The Sum of Federer

by: Peter Bodo | August 24, 2009

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TENNIS.com

90020980 By Pete Bodo

Mornin.' Lots of catching up to do today, first day back from vacation. I wrote a post for ESPN on Roger Federer a little earlier, but in some ways it's the same-old, same-old: What can you say about the guy? He just keeps winning, sweeping away the real or imagined obstacles as if they simply didn't exist. To deny the astonishing nature of Federer's accomplishments this year is not just to be a contrarian; it puts you squarely in horse's ass territory. It also proves conclusively that you know absolutely nothing about this game and just have something else, something pretty weird, going on.

But I suppose some people always will be tempted. . . And that's partly because of the extraordinary way Federer makes it all look so easy. And I'm not talking just about the game, but about the entire package (to which the latest addition has been fatherhood). The life of a tennis pro is demanding, draining, fraught with uncertainty, haunted by all sorts of mental and emotional ghosts and goblins. Federer seems immune to all of it.

Just ask Kim Clijsters, who grew disgruntled with the game and quit cold - only to come back recently. Or ask Marat Safin, who's rushing toward retirement as if it were a winning lottery ticket, rather than - probably - the end of his life as we know it, and let's remember that how we know it has been to a large extent the source of what satisfaction and pride Safin has taken out of his career.

Say what you will about a person's interior needs and desires, and I certainly don't want to deny anyone the luxury of being himself, or pursuing happiness wherever he or she may find it. But remember that a top tennis player is first and foremost a performer - an athlete who plies his trade in front of countless hungry eyes. Take those eyes away, and everything changes. Take away those eyes and a player's entire, nearly lifelong raison d'etre evaporates. The one thing all retired tennis players ends up missing is those eyes, and that applause. I think Clijsters missed them, too.

This, I think, is yet another dimension of Federer's genius. He's a natural and comfortable performer in the same way as a great actor who lives to strut the stage, instead of existing to complain about his job and its demands. The fact that Federer is anything but flamboyant, except in his game, is to some measure an aspect of his calm, tidy personality. But it also underscores the extent to which he's comfortable with himself and the job he loves. He needs none of the affectations that so many performers embrace in some attempt to show that they're "more" than just actors or musicians or pro athletes. And those rare moments of frustration - like some we saw early this year - just emphasize that Federer is prey to many of the same frustrations and rough patches as anyone trying to do his job as well as he knows how.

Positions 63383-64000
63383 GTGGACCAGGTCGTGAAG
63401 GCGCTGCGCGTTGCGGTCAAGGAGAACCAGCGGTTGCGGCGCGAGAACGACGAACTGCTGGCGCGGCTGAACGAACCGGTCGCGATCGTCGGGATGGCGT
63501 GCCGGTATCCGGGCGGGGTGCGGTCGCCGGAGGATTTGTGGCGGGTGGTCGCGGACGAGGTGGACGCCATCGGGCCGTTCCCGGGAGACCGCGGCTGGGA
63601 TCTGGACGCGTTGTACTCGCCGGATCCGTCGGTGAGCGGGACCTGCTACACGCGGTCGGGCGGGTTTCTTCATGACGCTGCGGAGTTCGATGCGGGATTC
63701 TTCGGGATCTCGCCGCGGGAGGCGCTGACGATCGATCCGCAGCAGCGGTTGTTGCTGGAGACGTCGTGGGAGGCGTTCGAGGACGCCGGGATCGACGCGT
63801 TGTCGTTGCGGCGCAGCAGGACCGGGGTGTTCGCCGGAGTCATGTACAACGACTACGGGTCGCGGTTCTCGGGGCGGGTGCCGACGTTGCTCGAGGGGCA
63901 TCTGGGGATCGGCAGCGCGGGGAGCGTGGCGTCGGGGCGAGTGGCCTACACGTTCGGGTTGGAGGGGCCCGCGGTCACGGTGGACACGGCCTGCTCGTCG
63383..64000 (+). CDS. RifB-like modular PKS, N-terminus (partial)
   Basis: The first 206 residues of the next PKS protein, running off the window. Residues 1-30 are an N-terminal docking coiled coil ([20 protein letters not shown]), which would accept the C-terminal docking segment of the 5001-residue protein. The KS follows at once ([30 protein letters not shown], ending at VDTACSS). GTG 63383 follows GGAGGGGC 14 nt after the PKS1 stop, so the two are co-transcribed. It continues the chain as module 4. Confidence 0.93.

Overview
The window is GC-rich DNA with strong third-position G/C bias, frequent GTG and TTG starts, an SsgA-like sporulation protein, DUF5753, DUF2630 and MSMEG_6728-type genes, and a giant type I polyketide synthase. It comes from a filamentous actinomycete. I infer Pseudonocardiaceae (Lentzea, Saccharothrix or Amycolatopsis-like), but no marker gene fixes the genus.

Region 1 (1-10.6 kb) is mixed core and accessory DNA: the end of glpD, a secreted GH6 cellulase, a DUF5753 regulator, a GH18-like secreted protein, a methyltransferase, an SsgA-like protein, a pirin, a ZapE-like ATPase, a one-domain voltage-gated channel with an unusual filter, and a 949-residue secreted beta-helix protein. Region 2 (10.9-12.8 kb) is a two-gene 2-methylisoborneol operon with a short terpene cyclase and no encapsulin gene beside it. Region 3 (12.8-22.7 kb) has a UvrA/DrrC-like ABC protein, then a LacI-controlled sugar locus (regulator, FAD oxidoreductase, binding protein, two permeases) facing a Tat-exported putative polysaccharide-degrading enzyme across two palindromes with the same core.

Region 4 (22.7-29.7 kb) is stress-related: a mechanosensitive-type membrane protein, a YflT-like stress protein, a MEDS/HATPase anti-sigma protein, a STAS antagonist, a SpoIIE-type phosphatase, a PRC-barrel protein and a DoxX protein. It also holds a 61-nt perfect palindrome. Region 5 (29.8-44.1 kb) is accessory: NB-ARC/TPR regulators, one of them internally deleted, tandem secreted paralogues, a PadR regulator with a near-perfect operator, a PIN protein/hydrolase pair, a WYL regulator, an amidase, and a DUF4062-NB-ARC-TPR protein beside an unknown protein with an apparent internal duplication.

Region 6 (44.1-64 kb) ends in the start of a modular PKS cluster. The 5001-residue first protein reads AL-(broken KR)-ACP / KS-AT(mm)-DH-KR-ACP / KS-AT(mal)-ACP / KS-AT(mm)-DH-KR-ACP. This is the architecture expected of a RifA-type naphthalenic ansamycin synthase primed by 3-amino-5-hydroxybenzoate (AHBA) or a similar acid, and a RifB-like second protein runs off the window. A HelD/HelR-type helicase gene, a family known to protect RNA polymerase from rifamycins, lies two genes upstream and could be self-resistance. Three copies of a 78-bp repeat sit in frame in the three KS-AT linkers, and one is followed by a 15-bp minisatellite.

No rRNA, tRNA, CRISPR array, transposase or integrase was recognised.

Going back a few months, I seem to remember a comment posted here on how you learn more about a person in defeat rather than victory, in how he handles frustration rather than how he comports himself in triumph. In the last few months, Federer revealed a good deal about himself in those terms, and in some ways he seems so much more of a man now than he did before. It isn't that he was anything less - just that he couldn't, for a long time, be anything more. His success prevented it.

You know, I'm not sure I've ever been as impressed by anything anyone has done in tennis (let's discount specific, competitive achievements, like Rafael Nadal beating Federer at Wimbledon last year) as much as I've been amazed by what Federer has accomplished since early June of this year. If late 2008 aned early 2009 constituted the worst "crisis" or "slump" Federer is apt to experience in his years at the top of the game (a window that is rapidly shrinking, much the same as the years tend to slip by faster as one gets older), Federer is truly a once-in-a-century type of athlete.

The longer Federer's career goes, the more improbable and amazing his attainments. By defying the logic and shattering what we think of as the boundaries of accomplishment and the potential rewards of talent, he also makes himself somewhat less substantial - less real. You couldn't invent a Federer; nobody would believe such a creature could exist - not in the context in which he must function, which is a game with a set of parameters that have evolved over many decades, pointing us toward certain definitions of words like "good" or "great." I advise against making comparisons, because they inevitably diminish one party or the other. But let's fact it: Compared to Federer, guys like Boris Becker, Andre Agassi, Stefan Edberg and numerous others seem to have had mediocre careers, distinguished less by what they achieved than by what they failed to accomplish. Blame it on Federer, but better yet, recognize the zero-sum game that comparisons become.

The reason it makes no sense to compare Federer to other players is simple, if impossible to adequately explain: The whole of Federer exceeds the sum of the parts. There's something indefinable and unknowable there, and surely that's part of being a genius.

Every theory about Federer is a search for a rationalization or justification for what he is and what he's done; many of those who wish him to be less successful and gifted don't even bear any animosity toward him - they're just looking for the kind of predictability to which they're accustomed. They want to use the familiar template, without recognizing that accepting what Federer's managed to achieve doesn't necessarily create a new template for the entire game. It's just a framework for genius - a pointing toward what is possible, if not probable, in a once-in-a-lifetime player.

PS: This will be Your Call for today, have at it!

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